If you’re interested in these strategies, click the link below to download the full lesson plan!
Every time I started a new research project or even a new science or social studies unit in my classroom I nearly pulled my hair out in frustration! I’d introduce the topic, then give my students some reading material to familiarize them with the content. They’d immediately begin reading, some grabbed their highlighters and intently ran them over EVERY word on the page. Others broke out in a cold sweat, and, I’m ashamed to say, that on occasion I reduced a few to tears because they didn’t have any idea where to begin. After a few minutes we were all exhausted.
What I failed to do was provide my students with strategies that would effectively set them up for learning. I assumed that if they were capable of reading the material, then they could, in fact, absorb it and later apply it in a meaningful way when asked to respond in writing. But comprehending informational text is hard work! It requires several strategic or close reads to really grasp the content. And then organize it for the purpose of responding effectively in writing.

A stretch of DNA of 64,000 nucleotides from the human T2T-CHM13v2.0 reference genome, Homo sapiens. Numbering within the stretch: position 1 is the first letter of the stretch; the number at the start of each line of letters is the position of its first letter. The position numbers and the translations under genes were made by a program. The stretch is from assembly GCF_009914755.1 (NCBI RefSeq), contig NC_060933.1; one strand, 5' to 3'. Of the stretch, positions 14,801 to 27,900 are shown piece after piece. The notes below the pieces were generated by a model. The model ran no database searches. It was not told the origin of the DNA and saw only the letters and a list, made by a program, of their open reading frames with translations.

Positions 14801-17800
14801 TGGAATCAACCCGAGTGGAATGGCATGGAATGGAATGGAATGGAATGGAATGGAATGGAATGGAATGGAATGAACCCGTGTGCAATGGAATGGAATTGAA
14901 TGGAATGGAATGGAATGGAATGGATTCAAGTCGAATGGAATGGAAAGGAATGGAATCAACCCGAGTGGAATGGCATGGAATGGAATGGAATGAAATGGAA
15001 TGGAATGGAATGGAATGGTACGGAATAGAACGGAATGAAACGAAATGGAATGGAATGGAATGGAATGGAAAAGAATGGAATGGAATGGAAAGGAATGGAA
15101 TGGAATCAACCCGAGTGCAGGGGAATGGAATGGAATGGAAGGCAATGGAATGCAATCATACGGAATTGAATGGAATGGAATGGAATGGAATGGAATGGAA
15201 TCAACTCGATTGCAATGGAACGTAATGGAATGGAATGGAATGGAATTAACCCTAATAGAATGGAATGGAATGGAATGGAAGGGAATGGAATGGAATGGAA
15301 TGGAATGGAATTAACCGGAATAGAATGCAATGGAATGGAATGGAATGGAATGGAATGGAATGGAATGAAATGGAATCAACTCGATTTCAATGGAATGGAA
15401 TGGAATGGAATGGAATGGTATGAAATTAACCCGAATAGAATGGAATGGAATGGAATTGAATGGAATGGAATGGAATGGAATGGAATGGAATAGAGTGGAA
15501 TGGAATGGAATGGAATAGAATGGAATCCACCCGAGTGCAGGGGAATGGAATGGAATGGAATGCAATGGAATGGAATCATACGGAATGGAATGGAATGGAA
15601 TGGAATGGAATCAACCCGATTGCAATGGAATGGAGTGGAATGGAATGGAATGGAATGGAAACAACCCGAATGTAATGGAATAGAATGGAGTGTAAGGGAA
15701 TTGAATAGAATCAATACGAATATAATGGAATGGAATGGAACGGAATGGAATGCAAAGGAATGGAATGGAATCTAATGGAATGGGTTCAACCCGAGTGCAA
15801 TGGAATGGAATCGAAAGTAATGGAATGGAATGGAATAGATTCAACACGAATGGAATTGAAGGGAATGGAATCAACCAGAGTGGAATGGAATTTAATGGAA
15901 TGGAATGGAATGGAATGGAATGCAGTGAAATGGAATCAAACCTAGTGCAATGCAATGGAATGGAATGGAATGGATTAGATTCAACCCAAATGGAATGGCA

The strategy that really helped my students engage in the text was to create a summary of what they expected to learn, even before they learned it! By noticing the way an article or text was organized (text structures) they could actually come up with an overview of the material before reading. They began to pay attention to headings, photos with captions, timelines, and bold-faced or italicized words. Once we looked at these text features, I introduced a simple framework to summarize the text, using a variety of informative verbs. This really set them up for learning! Afterward, they were able to read strategically because they knew what key pieces of information to look for. Those students who loved to highlight skimmed and scanned for key words and important information based on main ideas within the text. As they began to recognize that all textual information is organized into main ideas with supporting details, it became easier to carry over this information into their writing.
This was a powerful first step in getting them to really dig in to informational text. Giving my students these strategies allowed them to read and comprehend material from a wide variety of sources on numerous topics. It even gave them the confidence to approach material that was a bit above their reading level, because they knew how to break it into manageable pieces.